I don't like my server having access to plaintext passwords. Instead of SRP, OPAQUE or another PAKE that needs several rounds, I was thinking I could take the username, server url and password, run a hardened hash like scrypt and generate a private/public key pair.

When registering the account, the client send the public key to the server, which stores it in lieu of the salted hashed hardened password verifier.

When doing a new (HTTPS) request, the client takes the current time and signs it with the private key it can regenerate. The server checks that the signed time in the request is close to its current time, similar to aws checking HMACs.

Maybe the generated key pair could even work as a client certificate.

Am I missing something?


1 Answer 1


In theory, this is certainly possible - see this answer about doing the key generation. However, bear in mind that you're going to have to do all of this (hashing and key generation) on the client, which has several undesirable characteristics:

  • It's done in JS, which is slower than native code even on modern JIT-compiled engines, and you're doing two different things (password hashing and key pair generation) that are already slow.
  • It needs to work exactly the same on each client, and there's no standard JS API for generating a key pair from a given high-entropy seed (or for executing scrypt, for that matter), so you're going to have to supply all the relevant JS code yourself (and ensure it works correctly on all browsers that you support, with polyfills if needed for any library functions) rather than just calling a built-in API.
  • Since the hashing is done pre-auth, there's no secure way for the server to supply a salt (that an attacker couldn't get), so you're stuck with salts that might be unique (like username/email address) but are not secret and thus the password hashes can be pre-computed for users of interest. (On the plus side, the extra step of generating a key pair from this hash output provides an additional time cost against brute-forcing attacks).

So, all of this is possible. It is arguably a bit of a hack; there's no inherent browser support for what you're trying (even when it was recommended, the <keygen> element didn't allow supplying the seed entropy, and the built-in JS crypto API doesn't support that either) and you're kind of re-inventing public-key auth in a slightly weird way (using passwords for client-side key re-derivation, rather than just moving around a client certificate+private key). It doesn't add a lot of security either, as the scripts that do all this hashing and deriving and signing are going to be served by the server so an attacker with access to the server could slightly modify the scripts to steal the passwords/keys anyhow. But it could be done.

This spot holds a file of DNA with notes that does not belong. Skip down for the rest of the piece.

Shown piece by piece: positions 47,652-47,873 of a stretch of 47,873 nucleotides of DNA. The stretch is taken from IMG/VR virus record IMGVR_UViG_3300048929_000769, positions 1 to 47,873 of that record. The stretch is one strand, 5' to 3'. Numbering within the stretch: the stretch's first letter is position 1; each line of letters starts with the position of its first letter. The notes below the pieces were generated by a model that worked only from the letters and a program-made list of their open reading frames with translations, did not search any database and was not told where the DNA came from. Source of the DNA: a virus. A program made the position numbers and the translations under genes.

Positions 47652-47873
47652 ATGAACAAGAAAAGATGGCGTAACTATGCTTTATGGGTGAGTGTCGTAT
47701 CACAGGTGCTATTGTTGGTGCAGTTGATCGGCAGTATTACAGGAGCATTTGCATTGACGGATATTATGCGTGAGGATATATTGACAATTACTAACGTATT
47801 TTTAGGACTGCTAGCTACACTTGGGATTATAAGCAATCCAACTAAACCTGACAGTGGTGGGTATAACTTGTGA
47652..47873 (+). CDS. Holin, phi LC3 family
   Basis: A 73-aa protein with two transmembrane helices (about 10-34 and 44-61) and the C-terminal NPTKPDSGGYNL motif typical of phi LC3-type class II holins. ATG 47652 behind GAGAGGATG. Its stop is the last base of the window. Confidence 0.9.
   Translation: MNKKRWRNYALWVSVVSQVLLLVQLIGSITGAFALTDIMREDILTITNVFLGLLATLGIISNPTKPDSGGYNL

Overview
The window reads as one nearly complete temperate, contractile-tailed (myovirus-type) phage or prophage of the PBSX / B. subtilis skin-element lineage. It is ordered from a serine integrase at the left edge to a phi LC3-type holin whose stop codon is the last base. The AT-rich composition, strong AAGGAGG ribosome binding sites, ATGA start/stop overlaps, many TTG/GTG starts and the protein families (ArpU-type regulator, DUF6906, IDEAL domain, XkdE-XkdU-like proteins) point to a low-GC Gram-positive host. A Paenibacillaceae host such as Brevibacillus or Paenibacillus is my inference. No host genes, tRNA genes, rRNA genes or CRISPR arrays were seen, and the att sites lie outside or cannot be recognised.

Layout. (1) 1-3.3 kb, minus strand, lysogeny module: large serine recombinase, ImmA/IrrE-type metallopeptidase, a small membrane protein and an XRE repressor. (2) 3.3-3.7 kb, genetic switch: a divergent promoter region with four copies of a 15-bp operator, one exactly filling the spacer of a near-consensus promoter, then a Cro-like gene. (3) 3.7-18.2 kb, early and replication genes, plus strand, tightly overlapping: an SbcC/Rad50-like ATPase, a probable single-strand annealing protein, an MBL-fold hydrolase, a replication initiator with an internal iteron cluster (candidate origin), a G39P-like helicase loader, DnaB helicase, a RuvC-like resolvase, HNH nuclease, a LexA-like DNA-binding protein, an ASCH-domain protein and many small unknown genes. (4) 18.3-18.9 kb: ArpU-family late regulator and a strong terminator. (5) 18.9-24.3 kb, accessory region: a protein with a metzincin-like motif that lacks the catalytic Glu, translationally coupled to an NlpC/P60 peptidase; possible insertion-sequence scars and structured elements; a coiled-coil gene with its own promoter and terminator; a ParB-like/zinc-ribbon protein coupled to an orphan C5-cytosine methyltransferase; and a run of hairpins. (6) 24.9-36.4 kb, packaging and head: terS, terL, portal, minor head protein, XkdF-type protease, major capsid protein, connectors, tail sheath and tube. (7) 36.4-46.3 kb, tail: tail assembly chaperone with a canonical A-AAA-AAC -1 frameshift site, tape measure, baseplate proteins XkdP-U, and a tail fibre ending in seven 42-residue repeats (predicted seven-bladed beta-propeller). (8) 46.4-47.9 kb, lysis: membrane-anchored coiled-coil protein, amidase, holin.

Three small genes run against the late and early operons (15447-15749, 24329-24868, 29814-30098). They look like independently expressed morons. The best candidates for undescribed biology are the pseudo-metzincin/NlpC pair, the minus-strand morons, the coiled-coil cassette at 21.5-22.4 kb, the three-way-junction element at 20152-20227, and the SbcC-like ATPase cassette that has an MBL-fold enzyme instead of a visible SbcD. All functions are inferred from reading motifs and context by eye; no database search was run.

EDIT: You tagged this question "web-application" and referred to HTTPS, so I assumed your client was running in a browser. For a thick client, this is much less of an issue; not only do you have a much richer (and usually more performant and better-defined) API to draw upon, it's harder to surreptitiously serve the user maliciously modified code.

  • 1
    +1. OP, most (if not all) of this can be done in javascript using the WebCrypto API. See developer.mozilla.org/en-US/docs/Web/API/SubtleCrypto. A private key can be derived from a password via PBKDF2 using deriveKey(), then the public key can be exported using exportKey(). getRandomValues() can be used as a CSPRNG. But, @CBHacking makes a great point in the last sentence of his answer about the infamous browser crypto chicken and egg problem. See security.stackexchange.com/questions/238441/… for more info on this.
    – mti2935
    Mar 22, 2021 at 14:16
  • The client is .net, so the chicken and egg problem moves to it being auto updated or not... Salting is lost or severely nerfed, yes, as in SRP. Mar 22, 2021 at 17:30
  • @mti2935 crypto.subtle.deriveKey doesn't support deriving private keys / key pairs, at least not according to Mozilla's documentation. It'll only derive secret keys for HMAC or AES, which are symmetric keys. SubtleCrypto can generate RSA, ECDSA, or ECDH key pairs, but you can't provide your own RNG or entropy to the generateKey function. I would have mentioned SubtleCrypto if it supported this use case.
    – CBHacking
    Mar 23, 2021 at 5:12
  • @CBHacking right, I was thinking web api, like aws. Juste edited the tags. Thanks. Mar 23, 2021 at 22:47
  • 1
    @CBHacking, yes I agree, I've not been able to find a direct way to do this either using the Web Crypto API. The only way that I've been able to find is by deriving a 256 bit AES key using deriveKey(), then exporting the key using exportKey(), then importing the key as a ECDH CryptoKey oobject using importKey(). Similar can be done for a 256 bit value generated by getRandomValues(). Far from ideal, I know, and probably not a solution to OP's problem. But thought I would add it here in case anyone trying to do something like this stumbles upon this question.
    – mti2935
    Mar 24, 2021 at 10:44

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